Where Title IX Went Wrong

A month later, I’m still fixated on what a new friend told me, regarding the perceived cattiness we sometimes see in women’s sports, and how it’s all Title IX’s fault.

Title IX, if you don’t know, is a law inacted in 1972, that goes as follows:

No person in the United States shall, on the basis of sex, be excluded from participation in, be denied the benefits of, or be subjected to discrimination under any education program or activity receiving Federal financial assistance.

“And unfortunately,” my new friend said, “we just have to consider this type of behavior (the cattiness) a negative consequence of Title IX.”

I thought I was going to spit up my Starbucks. Please explain yourself, I said, as directly and uncatty as possible.

“Title IX has moved women into a man’s arena that is the antithesis to women’s innate tendencies, which are to be loving, compassion, and nurturing.”

Aw, fuck that shit.

She was telling me this on the way to a bike race!

I didn’t learn about Title IX until my swim career at Cal State Bakersfield was over, and all of a sudden, the men’s swimteam was on the chopping block unless they could generate x number of dollars for the next season, as their funding had been cut.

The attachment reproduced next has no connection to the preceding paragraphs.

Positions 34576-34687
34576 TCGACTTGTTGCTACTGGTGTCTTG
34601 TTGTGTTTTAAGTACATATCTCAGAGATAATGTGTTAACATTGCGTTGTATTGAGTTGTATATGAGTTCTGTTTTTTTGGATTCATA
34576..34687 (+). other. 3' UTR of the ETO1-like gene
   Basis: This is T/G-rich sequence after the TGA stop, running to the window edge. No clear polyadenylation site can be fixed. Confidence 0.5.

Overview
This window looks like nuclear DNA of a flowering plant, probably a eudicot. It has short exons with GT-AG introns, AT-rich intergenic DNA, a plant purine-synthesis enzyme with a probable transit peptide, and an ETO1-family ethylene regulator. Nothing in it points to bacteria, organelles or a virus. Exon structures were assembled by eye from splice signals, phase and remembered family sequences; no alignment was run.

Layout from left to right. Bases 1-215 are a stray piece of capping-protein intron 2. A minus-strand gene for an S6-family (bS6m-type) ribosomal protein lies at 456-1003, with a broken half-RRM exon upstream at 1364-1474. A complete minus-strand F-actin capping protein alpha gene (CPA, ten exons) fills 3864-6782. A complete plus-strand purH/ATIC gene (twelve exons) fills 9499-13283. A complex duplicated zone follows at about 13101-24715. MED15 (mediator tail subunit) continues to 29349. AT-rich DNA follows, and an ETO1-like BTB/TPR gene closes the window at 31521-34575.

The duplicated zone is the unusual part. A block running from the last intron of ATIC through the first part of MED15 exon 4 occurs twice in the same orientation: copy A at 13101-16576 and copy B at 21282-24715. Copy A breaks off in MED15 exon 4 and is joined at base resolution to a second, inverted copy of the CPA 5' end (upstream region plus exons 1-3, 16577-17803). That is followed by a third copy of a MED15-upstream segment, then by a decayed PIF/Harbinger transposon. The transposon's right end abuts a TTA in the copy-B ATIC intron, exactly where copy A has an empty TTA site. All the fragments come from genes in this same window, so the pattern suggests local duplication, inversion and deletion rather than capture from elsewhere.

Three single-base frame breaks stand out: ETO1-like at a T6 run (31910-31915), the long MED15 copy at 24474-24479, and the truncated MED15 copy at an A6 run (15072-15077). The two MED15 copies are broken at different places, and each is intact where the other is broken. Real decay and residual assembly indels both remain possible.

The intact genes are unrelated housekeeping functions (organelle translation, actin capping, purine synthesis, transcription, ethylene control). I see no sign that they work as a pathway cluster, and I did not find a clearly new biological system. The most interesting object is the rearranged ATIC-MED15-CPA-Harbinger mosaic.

That was a huge blow, as the team had won the National Championships eight years in a row. Meanwhile, our women’s team won Conference, once. There was a huge disparity in talent and accomplishments, but their program was threatened simply due to gender. Because if you interpret Title IX to the letter of the law, or at least this is what was happening on college campuses across the nation, if 51% of your student population were women, then 51% of the available sport opportunities had to be available women.

So we had all these men, and women, too, screaming about inequality in sports. I certainly didn’t think it was fair.

On the other hand, my mom, the true athlete in the family, couldn’t do college sports, aside from intra-mural synchronized swimming. She was laughed off the pool deck when she asked the coach if she could swim with the guys.

I mean, at least nowadays at least men’s teams can hold a bake sale. Before Title IX, girls and women couldn’t do sports they wanted to do, period. And we know women want to do sports. If they don’t want to do sports, they don’t show up. And we don’t see that many women at bike races, relative to men. So you can’t say that Title IX has done that much for post-school sports, can you? There’s no connection.

So anyway, my mom became a downhill skier and a racecar driver. There were other women at the autocrosses, she said. And they were pretty catty, she said. This was in 1964, years before Title IX.

I don’t think women are catty. I think some women never learned the joys of winning and losing as children, and have a terrible time with the idea of “failure” as adults, and take out their fears and frustrations in warped ways.

I think a lot of men do that, too.

My best friends in the world, men and women, are athletes and most were athletes in school, as well. I met my oldest friends on my swim team. I believe that when you train three hours a day with someone, every day, you see the best and worst of people. You learn how to get along.

Thank you Title IX!